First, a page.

Wild fish matter because they are superior performers in streams, lakes, and seas. They have passed the tests of Nature. They are true members of their aquatic homes. They function better in the wild than do artificially produced versions.
Wild fish matter from standpoints of biology, sound fishery management, and economics. They matter beyond the value they hold for anglers by virtue of beauty or fighting stamina—or what fishing for them offers in relief from the human world.
Wild fish matter especially for the resilience and stability of fish populations and species. Long-term survival and ongoing productivity are at stake. Wild fish matter for the wholeness of natural communities of fishes and other organisms. They are often essential to—and indicate—the health of streams and lakes as ecosystems, that is, as proper homes for many creatures. If protected, natural habitat and wild fish stocks maintain themselves. And where damaged by human activity, they can often restore themselves, when abuse is halted.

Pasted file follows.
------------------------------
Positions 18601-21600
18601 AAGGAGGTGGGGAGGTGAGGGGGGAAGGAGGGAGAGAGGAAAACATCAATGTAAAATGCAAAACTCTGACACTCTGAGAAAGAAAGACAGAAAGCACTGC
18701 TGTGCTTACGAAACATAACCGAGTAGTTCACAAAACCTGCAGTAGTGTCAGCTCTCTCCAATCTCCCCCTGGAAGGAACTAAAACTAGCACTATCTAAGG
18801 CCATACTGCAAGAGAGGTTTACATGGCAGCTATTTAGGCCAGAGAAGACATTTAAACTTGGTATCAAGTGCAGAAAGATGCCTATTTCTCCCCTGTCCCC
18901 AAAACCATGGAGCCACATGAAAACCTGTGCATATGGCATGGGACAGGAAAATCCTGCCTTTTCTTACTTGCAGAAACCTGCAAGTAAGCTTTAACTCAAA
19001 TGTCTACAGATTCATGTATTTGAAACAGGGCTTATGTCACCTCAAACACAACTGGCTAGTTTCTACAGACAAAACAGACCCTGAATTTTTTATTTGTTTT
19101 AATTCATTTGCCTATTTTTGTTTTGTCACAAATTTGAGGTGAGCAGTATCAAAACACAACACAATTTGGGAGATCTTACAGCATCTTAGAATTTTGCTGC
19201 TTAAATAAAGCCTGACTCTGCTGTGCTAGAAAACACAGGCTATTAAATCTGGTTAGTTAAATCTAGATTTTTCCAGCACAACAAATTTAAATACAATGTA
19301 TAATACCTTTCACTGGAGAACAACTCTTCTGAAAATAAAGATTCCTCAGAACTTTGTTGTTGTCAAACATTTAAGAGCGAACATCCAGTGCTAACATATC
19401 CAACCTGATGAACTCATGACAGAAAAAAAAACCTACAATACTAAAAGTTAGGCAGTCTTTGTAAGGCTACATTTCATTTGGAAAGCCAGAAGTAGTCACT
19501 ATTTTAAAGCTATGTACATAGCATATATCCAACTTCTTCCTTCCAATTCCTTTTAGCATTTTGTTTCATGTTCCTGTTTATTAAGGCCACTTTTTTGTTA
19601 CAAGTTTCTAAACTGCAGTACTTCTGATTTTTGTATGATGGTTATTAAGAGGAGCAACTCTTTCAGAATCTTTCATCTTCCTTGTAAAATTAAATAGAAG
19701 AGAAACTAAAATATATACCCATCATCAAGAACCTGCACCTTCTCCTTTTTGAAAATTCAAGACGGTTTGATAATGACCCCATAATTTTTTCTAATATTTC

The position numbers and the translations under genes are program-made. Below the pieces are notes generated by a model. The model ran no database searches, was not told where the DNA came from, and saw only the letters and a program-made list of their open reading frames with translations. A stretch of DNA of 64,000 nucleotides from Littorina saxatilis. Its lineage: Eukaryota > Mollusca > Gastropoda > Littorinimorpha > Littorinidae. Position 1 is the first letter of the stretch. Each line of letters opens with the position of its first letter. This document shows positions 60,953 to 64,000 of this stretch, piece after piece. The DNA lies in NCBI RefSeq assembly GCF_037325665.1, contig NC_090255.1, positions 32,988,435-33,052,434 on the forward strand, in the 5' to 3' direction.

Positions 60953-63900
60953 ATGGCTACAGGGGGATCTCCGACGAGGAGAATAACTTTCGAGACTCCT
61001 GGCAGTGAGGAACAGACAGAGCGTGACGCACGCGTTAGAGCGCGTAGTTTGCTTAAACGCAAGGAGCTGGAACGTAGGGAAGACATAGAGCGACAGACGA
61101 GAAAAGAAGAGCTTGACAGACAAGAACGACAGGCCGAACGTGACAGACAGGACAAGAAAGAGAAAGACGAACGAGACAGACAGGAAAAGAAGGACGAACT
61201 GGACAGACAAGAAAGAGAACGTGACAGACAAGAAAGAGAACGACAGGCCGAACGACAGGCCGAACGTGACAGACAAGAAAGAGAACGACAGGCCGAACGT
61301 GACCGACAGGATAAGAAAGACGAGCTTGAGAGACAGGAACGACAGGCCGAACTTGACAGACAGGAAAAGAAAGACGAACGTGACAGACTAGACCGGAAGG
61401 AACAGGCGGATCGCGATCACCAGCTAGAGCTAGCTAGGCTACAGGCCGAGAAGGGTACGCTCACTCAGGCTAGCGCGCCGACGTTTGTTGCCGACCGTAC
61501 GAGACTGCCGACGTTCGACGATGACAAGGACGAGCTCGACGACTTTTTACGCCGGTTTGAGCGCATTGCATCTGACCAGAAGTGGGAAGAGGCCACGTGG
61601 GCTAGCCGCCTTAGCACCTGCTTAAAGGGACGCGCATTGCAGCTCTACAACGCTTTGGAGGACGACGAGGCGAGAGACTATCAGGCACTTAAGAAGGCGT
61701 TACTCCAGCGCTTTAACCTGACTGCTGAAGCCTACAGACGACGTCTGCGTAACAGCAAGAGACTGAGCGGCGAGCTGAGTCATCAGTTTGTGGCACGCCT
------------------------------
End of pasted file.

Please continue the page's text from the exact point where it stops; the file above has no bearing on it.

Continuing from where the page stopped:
Seeing the full value of wild fish lies in the long-term view. The worth of wild fish involves inconveniently long time spans, and the need to manage for wild fish tends not to be seen until crisis descends. Wild fish crises are indeed upon us. The recent listings of threatened and endangered species are just some of the worst cases. We need not look far for other examples. The crises are not new but are seen more clearly than in the past. They result from lack of faith in what Nature can provide if allowed to do so—and from misplaced faith in artificial propagation of non-wild fish.